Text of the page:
I Studied Design, Graduated, Now What?

Indonesia is likely to produce more graphic designers and other designers alike in more years to come. I have no statistics at hand, but when I entered college, interests in graphic design as a field of study for bachelor degree were steep. Competition was high (I believe it still is now). Campuses who organize design education are struggling with a dilemma: delivering quality design education in an economy not entirely driven by commercial arts and design. There is a growing number of institutions that provide design education (mainly undergraduate, there is a scarcity in furthering design education, most Indonesian designers take their masters or doctoral abroad).

Indonesia is no Singapore, or even Malaysia who probably has better shots at design that drives the economy (if not culturally, commercially is fine). Indonesia is also not the Netherlands, Germany or Switzerland whose design roots took place many decades ago. In countries like these, design is a highly-specialised area, evolving, shaping, born and reborn.

Where is Indonesia in this? Is it a crossroad?

Why do parents permit or even encourage their children to study design? What motivates the students at the first place? Most students were inspired by design as part of the commercial arts they see everyday: motion graphics in television, computer & multimedia apps, the world wide web, mobile devices… even in more conventional medias like magazines, books and in some, comic books.

As an economy, it is clear that Indonesia is not fully driven by a consensus that design matters in leveraging values of a product. Most of the products sold in Indonesia where design plays a large role are imported ones. Most design or advertising agencies only communicate a brand through larger campaigns. Some might build a brand, probably thoroughly from all perspectives (some which all 360 degrees branding or anything like that), but how many of those are local products? How many of those are then successful to maintain a consistent brand, and to communicate it further? The most nerving question would be, can the product itself compete?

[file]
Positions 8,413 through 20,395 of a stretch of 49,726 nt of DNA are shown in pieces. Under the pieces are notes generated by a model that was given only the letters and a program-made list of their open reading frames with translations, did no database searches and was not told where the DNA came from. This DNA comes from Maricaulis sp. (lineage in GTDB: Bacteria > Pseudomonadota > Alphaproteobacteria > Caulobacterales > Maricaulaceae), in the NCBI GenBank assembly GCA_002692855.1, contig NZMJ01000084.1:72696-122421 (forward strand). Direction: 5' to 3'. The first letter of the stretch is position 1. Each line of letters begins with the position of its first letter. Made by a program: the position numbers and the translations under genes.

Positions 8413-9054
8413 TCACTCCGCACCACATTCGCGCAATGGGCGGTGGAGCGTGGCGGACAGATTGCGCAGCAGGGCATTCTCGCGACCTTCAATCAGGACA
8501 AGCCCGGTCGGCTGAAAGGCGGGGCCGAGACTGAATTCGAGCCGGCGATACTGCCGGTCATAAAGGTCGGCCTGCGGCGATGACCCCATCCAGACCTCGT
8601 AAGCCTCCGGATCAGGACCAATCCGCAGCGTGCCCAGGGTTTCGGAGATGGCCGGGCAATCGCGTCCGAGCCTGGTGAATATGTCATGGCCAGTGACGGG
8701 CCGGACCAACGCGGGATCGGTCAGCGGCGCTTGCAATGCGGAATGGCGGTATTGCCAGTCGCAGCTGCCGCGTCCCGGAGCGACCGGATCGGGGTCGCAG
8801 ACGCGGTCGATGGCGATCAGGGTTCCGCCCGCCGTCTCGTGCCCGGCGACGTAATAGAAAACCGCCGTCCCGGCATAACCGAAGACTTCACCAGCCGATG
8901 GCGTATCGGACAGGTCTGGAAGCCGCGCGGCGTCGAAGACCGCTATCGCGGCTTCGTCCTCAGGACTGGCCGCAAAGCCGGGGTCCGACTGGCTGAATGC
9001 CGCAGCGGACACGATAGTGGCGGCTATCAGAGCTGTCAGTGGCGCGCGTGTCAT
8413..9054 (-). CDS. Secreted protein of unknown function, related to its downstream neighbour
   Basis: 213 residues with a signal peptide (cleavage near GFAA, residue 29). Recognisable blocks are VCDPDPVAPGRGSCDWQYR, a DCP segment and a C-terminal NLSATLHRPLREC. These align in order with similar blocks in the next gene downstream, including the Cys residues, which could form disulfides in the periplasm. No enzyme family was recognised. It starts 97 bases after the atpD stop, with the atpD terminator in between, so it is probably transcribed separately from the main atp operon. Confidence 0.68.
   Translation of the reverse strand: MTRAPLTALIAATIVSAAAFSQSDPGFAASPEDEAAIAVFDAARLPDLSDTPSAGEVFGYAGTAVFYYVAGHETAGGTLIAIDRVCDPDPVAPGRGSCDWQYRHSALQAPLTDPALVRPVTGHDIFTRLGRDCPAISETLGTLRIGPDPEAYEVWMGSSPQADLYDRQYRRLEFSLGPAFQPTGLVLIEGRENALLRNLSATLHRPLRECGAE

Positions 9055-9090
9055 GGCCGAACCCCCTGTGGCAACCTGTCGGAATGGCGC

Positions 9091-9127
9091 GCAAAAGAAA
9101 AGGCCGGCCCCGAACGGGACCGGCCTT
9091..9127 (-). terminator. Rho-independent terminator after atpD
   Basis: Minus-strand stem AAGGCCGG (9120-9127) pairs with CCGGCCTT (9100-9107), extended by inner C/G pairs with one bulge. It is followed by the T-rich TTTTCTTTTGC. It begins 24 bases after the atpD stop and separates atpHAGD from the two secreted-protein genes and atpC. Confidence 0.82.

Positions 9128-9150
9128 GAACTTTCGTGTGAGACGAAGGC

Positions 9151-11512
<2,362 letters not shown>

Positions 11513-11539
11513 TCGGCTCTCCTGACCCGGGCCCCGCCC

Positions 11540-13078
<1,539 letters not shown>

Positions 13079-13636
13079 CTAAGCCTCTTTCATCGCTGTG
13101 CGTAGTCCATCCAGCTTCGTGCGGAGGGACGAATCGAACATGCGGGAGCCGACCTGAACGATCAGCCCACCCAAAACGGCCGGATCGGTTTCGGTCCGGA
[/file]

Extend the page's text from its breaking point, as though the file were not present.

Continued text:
Where is the place of Indonesian graphic design students and graduates here? Some or most of them would be willing to work in international creative agencies or in-house companies, helping foreign products sell; some others would stick to small yet creative & fulfilling works for local products with less to care about the products; some others would strive in helping design education by teaching. Some others will not deal with design anymore somewhere in the path of their lives.

Another issue is with specialisations in graphic or visual communication design. In many cases, visual communication is taught academically for about four years teaching just about everything, structured autonomously by each institution, some “tailored to industry needs”, some “pride on the importance of conceptual strength”; but rarely on something that is related to specific focus: why can’t we have focus studies on typography, branding, or illustration? Why can’t we have more flexibility?

Then again, how are people outside going to deal with these unfamiliar jargons that only the discerning designers know why those matter?

Is design only for the idealists? Could it be that design students have ample time and money at their expense to explore without worrying about making monthly salary? If you ask design students, “why do you want to study design and what are your plans for your future with design?”, would they give tangible answers?

It probably takes Indonesia many more decades for design to be really appreciated, and design graduates have promising careers in their hands. Or, in the worst scenario, this hope might never materialise.